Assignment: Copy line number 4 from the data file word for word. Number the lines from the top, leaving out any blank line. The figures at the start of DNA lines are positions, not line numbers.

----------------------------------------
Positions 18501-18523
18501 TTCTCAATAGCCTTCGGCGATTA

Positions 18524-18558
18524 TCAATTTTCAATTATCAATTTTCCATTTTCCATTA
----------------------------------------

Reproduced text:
18524 TCAATTTTCAATTATCAATTTTCCATTTTCCATTA